With eight franchises to manage, Pickett Facilities Maintenance is my one stop shop.

Food Service Facilities Maintenance

Our Mission: To Become the Leader in Food Service Preventive Maintenance Quality, Consistency, and Efficiency.

Pickett Facilities Maintenance is a self performing, insured, bonded and uniformed full-service facility maintenance division of A. Pickett Construction, Inc. We provide a comprehensive service menu capable of performing within the customer’s budgetary restraints, 24 hours per day, 365 days per year. Pickett Facilities Maintenance is equipped and setup to work around the clock to ensure minimal operational impacts.

Personalized Preventive Maintenance Programs

Implementing a Preventive Maintenance Program will enable you to detect and prevent many problems before they become incidents, impacting your operations and ultimately, customer sales, gross revenue and profit.

Combining your Preventive Maintenance Program with effective quality monitoring will provide a means of measuring the effectiveness of the maintenance activities, identifying repeat offenders and allowing more time to make critical capital decisions.

Food Service Preventive Maintenance Benefits

  • Eliminate the Need for a Middle Man or In-House Maintenance Staff
  • Consistently Maintain Your Franchise Mandated Image
  • Avoid Operational Impacts; Maintain Gross Sales Targets
  • Increase Life Expectancy of the Sales Environment
  • Timely Routine Repairs Means Fewer Large-scale Repairs
  • Improved Safety Conditions; Safe Environments Produce Healthy Returns


Click on a question to get the answer.

Why do green buildings cost more than conventional buildings?

This is not necessarily true. Comparing different types of building, i.e. one with solar panels vs. a traditional building will show an initial upfront cost but the operating costs will be much more economical. This return on investment should cover and offset the initial upfront costs compared with a traditional building.

Which is better: a recycled material or a natural material?

There is no perfect material or product. All materials in one form or another have a negative effect on our environment. The key is setting priorities for what you want to accomplish with that material or product and then minimizing the environmental impact of that material or product. Some key questions to consider when making your decision are:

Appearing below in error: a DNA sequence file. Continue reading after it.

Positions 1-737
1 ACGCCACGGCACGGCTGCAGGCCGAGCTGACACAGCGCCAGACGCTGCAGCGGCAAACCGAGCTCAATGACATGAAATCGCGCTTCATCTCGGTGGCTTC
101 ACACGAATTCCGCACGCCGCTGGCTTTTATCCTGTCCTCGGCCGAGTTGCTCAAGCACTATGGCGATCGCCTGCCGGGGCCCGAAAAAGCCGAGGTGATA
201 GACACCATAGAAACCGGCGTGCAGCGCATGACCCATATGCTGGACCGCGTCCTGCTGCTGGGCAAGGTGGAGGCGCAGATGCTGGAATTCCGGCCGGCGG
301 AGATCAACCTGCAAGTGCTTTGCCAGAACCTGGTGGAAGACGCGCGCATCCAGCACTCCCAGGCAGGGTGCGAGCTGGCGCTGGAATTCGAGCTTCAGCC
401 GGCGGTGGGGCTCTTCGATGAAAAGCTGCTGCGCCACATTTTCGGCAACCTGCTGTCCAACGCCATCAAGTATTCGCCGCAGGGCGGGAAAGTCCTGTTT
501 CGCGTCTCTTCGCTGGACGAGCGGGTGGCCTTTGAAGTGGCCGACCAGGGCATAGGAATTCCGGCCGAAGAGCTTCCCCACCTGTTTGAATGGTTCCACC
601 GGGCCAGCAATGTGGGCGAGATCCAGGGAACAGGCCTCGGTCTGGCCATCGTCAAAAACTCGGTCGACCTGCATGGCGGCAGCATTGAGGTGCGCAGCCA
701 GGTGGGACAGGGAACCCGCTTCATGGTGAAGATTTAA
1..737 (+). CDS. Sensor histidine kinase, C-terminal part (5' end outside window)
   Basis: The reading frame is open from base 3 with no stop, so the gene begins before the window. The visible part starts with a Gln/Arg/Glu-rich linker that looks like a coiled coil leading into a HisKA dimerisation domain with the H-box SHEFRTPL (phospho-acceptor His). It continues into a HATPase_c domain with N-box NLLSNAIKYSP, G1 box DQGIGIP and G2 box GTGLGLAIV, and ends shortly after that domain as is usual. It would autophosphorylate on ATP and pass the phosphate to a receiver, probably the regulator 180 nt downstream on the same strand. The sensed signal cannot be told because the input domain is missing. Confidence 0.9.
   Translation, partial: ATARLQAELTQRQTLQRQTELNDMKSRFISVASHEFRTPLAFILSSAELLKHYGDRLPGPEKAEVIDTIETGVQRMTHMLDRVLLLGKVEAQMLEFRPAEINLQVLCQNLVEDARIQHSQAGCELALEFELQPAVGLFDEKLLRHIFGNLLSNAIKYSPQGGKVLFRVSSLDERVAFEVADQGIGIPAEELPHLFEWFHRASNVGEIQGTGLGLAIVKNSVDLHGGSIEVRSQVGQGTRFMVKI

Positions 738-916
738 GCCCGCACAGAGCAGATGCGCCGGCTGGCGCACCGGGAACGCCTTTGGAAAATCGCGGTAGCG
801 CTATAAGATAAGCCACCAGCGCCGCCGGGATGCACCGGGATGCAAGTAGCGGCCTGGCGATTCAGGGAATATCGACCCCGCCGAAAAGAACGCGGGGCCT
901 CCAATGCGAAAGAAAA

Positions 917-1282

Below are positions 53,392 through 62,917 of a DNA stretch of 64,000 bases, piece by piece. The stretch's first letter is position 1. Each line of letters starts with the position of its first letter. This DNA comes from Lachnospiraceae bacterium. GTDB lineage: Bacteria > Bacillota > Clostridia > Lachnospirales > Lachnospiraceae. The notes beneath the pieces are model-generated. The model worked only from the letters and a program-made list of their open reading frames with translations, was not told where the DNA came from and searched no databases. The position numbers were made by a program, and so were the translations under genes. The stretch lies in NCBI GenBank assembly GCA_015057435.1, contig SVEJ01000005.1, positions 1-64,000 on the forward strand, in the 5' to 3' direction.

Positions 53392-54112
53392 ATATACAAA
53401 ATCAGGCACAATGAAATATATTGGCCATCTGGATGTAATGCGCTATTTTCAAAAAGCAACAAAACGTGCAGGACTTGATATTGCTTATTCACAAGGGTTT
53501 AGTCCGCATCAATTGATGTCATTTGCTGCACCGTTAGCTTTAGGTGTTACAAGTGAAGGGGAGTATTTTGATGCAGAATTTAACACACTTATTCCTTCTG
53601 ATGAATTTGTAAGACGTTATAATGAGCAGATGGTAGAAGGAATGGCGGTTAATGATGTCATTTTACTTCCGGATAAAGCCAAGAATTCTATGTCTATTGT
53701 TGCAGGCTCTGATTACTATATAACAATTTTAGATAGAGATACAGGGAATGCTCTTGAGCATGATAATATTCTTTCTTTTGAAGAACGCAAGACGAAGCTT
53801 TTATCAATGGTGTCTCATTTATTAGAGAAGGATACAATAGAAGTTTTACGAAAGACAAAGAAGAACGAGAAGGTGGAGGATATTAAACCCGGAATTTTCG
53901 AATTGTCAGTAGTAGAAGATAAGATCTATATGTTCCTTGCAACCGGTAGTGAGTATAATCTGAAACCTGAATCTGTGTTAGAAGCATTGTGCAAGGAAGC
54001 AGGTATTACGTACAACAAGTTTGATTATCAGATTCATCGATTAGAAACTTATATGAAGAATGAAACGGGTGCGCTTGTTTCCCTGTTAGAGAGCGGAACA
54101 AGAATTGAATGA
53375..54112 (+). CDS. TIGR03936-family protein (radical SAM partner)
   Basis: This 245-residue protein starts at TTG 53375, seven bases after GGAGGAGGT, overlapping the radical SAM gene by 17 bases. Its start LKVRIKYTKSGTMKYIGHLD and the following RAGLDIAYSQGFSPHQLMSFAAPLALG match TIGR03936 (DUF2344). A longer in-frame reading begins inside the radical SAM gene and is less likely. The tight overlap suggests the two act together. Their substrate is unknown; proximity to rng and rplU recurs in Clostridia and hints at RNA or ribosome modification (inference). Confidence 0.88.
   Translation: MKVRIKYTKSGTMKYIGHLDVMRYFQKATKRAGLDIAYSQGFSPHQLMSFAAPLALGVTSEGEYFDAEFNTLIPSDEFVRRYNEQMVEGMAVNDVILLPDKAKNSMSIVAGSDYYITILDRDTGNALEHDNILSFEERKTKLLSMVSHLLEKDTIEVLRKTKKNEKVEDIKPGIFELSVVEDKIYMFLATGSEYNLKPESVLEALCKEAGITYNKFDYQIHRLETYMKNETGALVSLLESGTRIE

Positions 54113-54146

a) Where did this material or product come from?
b) What are the by-products of its’ manufacturer?
c) How is the material delivered and installed?
d) How is the material maintained and operated?
e) What do we do with them once we are done with the materials?

What is indoor air quality? How can I improve it?

The toxic chemicals found in most common building material negatively affect indoor air quality (what you breath every day). To help prevent some of this clean or replace your HVAC filters per the manufacturers instructions. Inspect and clean air ducts and both supply and return grilles on a regular basis to minimize dust collection and mildew.

How can I help the environment in my office?

Purchase office supplies from local companies. Purchase/lease low emission vehicles and provide a written policy on all future vehicles. Environmental concerns related to building include vehicle emissions and the need for vehicle infrastructure as building occupants travel to and from the site. There are a number of ways to mitigate these emissions. Among them are hybrid vehicles, alternative fuel vehicles, carpools and mass transit. Provide incentives (if possible) for carpooling, biking or using mass transit.

What is “green”? And what is LEED?

Green is a term used to describe anything that’s environmentally friendly. LEED is an acronym for Leadership in Energy and Environmental Design. The United States Green Building Council created LEED as a method of scoring buildings to show how “green” they are. Since it has been instituted LEED has become the benchmark for green building in the United States.